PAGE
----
The American Heart Association (AHA) recommends eating 2-3 servings of fatty fish every week. This includes tuna, salmon, herring, mackerel, and trout. Remember that baking and grilling are good ways to maintain a moderate-fat diet and avoid unhealthy fats in fish dishes.
Other foods that contain small amounts of omega-3 fatty acids include walnuts, canola oil, and flaxseed. You can also talk to your doctor about taking omega-3 fish oil supplements.
Almonds, walnuts, peanuts, and other tree nuts can help to lower blood cholesterol and reduce your risk of heart disease. Remember, nuts are high in calories, so limit yourself to a handful by adding them to a salad or eating them as a snack. Eating 2 ounces of nuts a day can lower cholesterol by around 5%.
Extra virgin olive oil and vegetable oils
Olive oil is rich in monounsaturated fatty acids (MUFAs). Substituting olive oil for saturated fat can help to lower cholesterol. Liquid vegetable oils like sunflower, canola, and safflower are preferable to lard, butter, or shortening and can help lower LDL.
Avocados are a good source of monounsaturated fats and other nutrients. Eating avocados can help improve LDL cholesterol levels in overweight or obese adults. However, it’s important to avoid eating high-fat chips with guacamole made from avocados. Instead, add avocado to salads and sandwiches or eat them with raw vegetables like cucumber to get their health benefits.
Foods with plant sterols or stanols
Plant foods that contain sterols and stanols stop the absorption of cholesterol and benefit heart health. Examples of foods fortified with plant sterols and stanols include margarine, chocolate, granola bars, and orange juice. Studies have found that adding 2 grams of plant sterol to your diet every day can lower LDL cholesterol by 5 to 15 percent.
Whey protein in dairy products can lower LDL levels, total cholesterol, and blood pressure. It is available as a supplement in health food stores.
Soybeans and other soy foods, such as soy milk and tofu, are effective in lowering cholesterol. Eating 25 grams of soy protein a day can lower LDL by around 5%.
Randomized controlled trials have shown that garlic lowers blood pressure and can also decrease total cholesterol, LDL cholesterol, and triglyceride levels. Consuming half to one clove of garlic every day can lower cholesterol levels by approximately 10%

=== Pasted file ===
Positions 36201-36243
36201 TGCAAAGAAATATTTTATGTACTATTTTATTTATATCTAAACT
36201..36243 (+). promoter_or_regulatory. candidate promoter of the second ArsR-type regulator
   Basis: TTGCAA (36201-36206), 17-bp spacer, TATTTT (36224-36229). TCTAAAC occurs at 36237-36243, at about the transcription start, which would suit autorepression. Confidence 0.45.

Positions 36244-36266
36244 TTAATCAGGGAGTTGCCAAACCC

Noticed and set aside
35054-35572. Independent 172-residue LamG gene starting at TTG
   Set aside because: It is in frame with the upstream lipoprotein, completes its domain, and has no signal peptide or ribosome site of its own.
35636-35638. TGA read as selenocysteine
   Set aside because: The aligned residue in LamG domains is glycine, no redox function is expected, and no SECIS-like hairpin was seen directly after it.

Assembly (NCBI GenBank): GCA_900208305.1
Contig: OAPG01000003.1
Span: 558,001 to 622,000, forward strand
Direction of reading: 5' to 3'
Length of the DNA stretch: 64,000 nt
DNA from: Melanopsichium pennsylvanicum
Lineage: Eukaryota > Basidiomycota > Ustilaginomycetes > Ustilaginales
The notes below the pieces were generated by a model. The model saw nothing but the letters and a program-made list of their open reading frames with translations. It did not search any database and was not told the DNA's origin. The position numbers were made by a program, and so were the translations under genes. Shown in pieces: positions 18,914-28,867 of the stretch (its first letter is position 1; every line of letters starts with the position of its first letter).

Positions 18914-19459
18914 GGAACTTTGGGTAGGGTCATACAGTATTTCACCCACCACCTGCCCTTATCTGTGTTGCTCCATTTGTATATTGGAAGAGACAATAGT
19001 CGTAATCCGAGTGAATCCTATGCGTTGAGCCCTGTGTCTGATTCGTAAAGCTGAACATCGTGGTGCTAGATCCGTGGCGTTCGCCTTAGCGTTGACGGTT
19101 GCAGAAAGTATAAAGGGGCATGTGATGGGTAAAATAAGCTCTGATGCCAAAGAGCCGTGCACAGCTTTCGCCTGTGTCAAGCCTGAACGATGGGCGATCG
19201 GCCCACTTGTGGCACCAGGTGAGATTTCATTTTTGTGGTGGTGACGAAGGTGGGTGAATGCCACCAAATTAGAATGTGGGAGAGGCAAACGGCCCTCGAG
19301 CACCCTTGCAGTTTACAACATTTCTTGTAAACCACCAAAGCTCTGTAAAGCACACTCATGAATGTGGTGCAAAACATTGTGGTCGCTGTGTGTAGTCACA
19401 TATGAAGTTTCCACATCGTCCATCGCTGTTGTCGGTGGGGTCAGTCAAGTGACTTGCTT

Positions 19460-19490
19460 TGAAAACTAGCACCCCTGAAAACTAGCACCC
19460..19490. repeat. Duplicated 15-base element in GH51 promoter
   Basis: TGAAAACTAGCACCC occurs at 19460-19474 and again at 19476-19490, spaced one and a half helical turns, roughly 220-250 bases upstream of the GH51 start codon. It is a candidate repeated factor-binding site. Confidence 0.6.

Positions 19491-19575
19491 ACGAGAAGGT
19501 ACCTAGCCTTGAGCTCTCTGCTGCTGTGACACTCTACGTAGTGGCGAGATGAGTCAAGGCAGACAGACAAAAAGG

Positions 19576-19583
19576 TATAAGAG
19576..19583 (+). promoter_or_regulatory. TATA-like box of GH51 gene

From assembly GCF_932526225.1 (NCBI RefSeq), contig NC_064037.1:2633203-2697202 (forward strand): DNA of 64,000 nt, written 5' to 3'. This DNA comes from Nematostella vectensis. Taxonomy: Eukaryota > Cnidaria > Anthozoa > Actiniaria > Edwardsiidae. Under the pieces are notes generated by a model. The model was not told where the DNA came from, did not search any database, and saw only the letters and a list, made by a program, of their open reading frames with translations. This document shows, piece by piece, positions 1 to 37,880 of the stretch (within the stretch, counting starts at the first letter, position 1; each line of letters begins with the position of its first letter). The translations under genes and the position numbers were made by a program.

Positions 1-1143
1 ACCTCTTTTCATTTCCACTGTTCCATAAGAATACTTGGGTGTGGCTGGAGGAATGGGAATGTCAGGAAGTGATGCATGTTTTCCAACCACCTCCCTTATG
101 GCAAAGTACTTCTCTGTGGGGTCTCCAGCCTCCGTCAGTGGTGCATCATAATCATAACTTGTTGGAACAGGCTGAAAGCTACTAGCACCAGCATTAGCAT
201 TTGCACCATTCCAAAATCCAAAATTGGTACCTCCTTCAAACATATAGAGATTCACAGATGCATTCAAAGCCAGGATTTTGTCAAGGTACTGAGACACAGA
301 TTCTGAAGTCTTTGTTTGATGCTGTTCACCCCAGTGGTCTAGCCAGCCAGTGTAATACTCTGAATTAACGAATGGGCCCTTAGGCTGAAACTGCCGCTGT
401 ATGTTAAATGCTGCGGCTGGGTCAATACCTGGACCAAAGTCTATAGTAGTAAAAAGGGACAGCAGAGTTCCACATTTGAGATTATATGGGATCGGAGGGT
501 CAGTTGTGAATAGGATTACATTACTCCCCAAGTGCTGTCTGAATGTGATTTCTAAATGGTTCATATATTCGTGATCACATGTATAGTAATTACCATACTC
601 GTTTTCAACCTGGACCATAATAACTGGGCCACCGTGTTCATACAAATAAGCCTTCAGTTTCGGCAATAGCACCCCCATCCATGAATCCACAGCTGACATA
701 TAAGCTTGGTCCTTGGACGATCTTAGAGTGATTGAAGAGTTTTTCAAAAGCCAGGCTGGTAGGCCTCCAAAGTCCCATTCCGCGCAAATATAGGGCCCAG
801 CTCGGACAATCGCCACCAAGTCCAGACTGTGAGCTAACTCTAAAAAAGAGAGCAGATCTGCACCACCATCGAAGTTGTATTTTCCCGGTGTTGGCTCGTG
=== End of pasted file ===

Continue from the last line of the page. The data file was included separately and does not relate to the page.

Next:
What fruits can lower cholesterol?
Apples, grapes, strawberries, berries, bananas, and citrus fruits contain soluble fiber that can help lower LDL.
What should you not eat when you have high cholesterol?
One of the most important things you can do to lower cholesterol is to limit saturated and trans fats in your diet.
Saturated fats are found in meat and full-fat dairy products. You should aim to limit your intake of saturated fats to less than 7 percent of your total daily caloric intake — this can help to lower your LDL cholesterol by up to 10 percent.
Trans fats are often mentioned on food labels as partially hydrogenated vegetable oils. They are commonly found in packaged snacks and desserts like cakes, crackers, and cookies. The Food and Drug Administration has banned the use of partially hydrogenated vegetable oils in the US since 2021.
A Mediterranean diet that includes fresh fruits and vegetables, whole grains, healthy fats, olive oil, and foods high in dietary fiber is one of the most effective ways to lower cholesterol. This type of diet has many health benefits, including heart-protective benefits. When combined with a therapeutic lifestyle consisting of regular physical activity, it can decrease the risk of metabolic syndrome and cardiovascular disease.